Vyacheslav Dokuchaev, an employee of the Moscow Institute for Nuclear Research, suggested a sensational hypothesis. He proposed that the so-called "black holes" may contain not only different microparticle matter, but entire planets with living organisms. The scientist suggests that they can rotate within the hole on stable orbits.
According to our most common notions, everything that gets into a black hole is absorbed by it and disappears. Is that so? It turns out that, until recently, even scientists had a very vague idea of what is going on in the depths of black holes.
Calculations made by a physicist Vyacheslav Dokuchaev showed that under certain conditions an object like a rotating charged black hole can have very complex internal structure, within which both small particles, photons and protons, as well as entire macroscopic bodies, and even planets can be rotated around the central singularity.
Singularity is the central area of the black hole, the point where the coordinates of space and time become infinite. What does it look like "in practice"? For example, if a conditional observer falls into a zone of attraction of a black hole, it first passes the event horizon. This is the way astrophysics call an imaginary boundary in the space-time separating the events that can be affected from the standpoint of infinity (the past), or those one can learn about (the future), and those that cannot be affected or are unknown. This has to do with the assumption that no information can propagate faster than light.
From the point of view of an observer who got into a black hole, the light may be freely distributed both towards her and away from her. However, after crossing the event horizon it can never go beyond its limits. If there is an object under this horizon, it can only move inside the black hole and cannot go back into outer space.
Theoretically, a conditional observer passing the event horizon for some time ceases to exist, but can then get into a very strange place where the radial dimension of the space has the properties of the time. It is possible that the observer will get to the stable orbit (of course, this is not the orbit in the usual sense, it bears little resemblance to conventional planetary orbit).
However, the existence of such orbits was suggested by researchers earlier for those types of supermassive black holes that, in addition to an external event horizon, also have an internal "Cauchy horizon," beyond which time and space take on their usual properties. However, this phenomenon has not been studied in detail.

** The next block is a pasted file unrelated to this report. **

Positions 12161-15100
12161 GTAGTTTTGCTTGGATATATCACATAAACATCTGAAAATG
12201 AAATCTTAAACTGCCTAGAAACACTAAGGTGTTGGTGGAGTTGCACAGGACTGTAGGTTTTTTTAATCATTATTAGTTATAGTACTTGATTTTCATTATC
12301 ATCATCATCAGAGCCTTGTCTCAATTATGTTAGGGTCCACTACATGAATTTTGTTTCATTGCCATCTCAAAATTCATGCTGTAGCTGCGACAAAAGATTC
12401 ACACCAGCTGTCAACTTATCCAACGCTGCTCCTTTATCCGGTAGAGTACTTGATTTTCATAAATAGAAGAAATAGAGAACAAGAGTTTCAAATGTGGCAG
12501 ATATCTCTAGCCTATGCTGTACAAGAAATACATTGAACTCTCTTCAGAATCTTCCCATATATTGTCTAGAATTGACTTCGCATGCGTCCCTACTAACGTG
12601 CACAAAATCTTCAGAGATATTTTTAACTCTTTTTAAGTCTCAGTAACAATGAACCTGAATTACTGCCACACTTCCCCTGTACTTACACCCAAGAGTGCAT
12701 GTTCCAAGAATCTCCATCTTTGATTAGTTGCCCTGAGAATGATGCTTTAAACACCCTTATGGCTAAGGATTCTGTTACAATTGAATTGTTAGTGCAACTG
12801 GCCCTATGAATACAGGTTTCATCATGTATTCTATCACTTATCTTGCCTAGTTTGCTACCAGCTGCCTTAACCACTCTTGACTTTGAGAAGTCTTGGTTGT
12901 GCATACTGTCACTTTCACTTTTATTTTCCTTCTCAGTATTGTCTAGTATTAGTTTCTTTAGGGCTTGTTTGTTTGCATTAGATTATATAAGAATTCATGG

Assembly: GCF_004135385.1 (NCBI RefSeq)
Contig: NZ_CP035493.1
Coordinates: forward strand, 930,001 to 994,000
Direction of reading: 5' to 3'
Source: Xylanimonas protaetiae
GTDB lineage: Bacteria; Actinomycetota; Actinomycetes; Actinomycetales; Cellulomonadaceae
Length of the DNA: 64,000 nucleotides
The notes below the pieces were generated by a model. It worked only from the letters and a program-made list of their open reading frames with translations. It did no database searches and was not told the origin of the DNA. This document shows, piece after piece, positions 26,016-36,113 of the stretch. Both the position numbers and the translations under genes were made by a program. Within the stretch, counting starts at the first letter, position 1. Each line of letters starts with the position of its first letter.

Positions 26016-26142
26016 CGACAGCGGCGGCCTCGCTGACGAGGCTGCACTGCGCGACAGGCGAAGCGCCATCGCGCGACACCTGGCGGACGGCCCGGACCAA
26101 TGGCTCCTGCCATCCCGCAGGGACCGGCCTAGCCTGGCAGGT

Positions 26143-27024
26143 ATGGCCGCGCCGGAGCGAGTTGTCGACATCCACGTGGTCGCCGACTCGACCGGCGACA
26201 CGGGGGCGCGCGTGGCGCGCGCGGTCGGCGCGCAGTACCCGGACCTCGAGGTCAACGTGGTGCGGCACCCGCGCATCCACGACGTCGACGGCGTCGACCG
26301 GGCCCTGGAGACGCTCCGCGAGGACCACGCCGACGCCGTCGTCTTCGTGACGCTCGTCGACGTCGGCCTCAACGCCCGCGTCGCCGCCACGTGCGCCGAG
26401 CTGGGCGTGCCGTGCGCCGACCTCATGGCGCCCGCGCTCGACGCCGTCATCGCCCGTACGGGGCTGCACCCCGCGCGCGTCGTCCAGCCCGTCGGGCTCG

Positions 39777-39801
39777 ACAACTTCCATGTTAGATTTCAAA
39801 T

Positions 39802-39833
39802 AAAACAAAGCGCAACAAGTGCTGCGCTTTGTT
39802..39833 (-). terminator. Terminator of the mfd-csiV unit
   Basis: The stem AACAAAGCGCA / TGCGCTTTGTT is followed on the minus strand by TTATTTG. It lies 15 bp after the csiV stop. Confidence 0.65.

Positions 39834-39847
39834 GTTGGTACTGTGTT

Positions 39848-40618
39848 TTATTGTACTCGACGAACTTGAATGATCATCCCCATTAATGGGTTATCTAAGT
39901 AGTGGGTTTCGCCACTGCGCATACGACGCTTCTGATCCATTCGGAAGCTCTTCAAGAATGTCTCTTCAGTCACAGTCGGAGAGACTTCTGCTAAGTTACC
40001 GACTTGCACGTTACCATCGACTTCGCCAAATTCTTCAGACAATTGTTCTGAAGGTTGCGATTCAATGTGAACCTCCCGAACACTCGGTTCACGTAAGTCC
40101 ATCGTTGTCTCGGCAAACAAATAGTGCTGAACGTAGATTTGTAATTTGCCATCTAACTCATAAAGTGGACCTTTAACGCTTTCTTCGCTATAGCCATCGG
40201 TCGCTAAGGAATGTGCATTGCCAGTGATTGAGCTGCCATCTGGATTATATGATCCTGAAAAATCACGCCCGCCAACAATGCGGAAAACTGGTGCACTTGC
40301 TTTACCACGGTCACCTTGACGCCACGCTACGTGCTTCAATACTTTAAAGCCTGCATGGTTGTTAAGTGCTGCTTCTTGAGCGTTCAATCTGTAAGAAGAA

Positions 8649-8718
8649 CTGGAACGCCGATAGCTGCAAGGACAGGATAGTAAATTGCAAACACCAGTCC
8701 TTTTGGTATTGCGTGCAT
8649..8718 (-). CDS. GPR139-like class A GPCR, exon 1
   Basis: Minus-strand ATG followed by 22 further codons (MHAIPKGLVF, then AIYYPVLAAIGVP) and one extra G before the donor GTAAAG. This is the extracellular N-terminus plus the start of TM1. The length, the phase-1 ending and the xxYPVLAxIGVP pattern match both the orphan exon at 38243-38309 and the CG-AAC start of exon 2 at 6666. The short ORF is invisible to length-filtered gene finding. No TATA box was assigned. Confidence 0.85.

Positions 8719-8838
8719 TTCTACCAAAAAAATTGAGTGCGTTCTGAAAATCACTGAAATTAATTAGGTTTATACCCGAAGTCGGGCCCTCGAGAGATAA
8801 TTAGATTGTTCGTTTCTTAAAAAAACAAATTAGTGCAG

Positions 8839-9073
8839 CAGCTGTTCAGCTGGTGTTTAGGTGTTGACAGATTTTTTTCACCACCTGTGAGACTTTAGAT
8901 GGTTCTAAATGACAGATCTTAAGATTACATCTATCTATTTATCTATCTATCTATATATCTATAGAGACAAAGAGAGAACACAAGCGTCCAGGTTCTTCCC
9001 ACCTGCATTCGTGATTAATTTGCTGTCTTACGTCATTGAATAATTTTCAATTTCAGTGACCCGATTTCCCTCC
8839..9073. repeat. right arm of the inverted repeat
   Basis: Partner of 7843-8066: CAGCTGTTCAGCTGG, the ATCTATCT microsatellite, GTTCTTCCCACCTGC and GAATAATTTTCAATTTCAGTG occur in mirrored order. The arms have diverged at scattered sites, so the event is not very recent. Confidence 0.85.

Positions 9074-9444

According to Dokuchaev, such orbits lie outside the equatorial plane of a rotating black hole, and therefore its enormous gravity no longer affects objects in its limits. Objects move there, revolving around the singularity, just as the planets revolve around the central star, for example, the Sun. However, unlike ordinary orbits, these are not circular, but have a more complicated shape resembling a wreath of petals. The planet that rotates around such an orbit will receive energy both from the singularity and the photons trapped by the orbit.
There is more to it. According to Dokuchaev, on such planets, in principle, complex chemical substances may be formed and reactions may occur between them, and therefore, there may be appropriate conditions for life. The scientist believes that inside the black hole highly developed civilization can be detected that use the hole as an ideal shelter.
"Advanced civilizations may find safe refuge in the bowels of supermassive black holes in active galactic centers, while remaining completely invisible to any external observer", said Vyacheslav Dokuchaev.
He added, however, that in order to secure a comfortable existence in such conditions, the representatives of this civilization will have to learn to counteract the gravitational forces, as well as adapt to exist in violation of causality because of the space-time distortion.
The hypothesis of Dokuchaev is impossible to verify. Even if there are planets inside black holes with some kind of civilization on them, the event horizon will forever shield them from prying eyes. Disproval of this theory is possible only by proving that black holes do not exist in principle.
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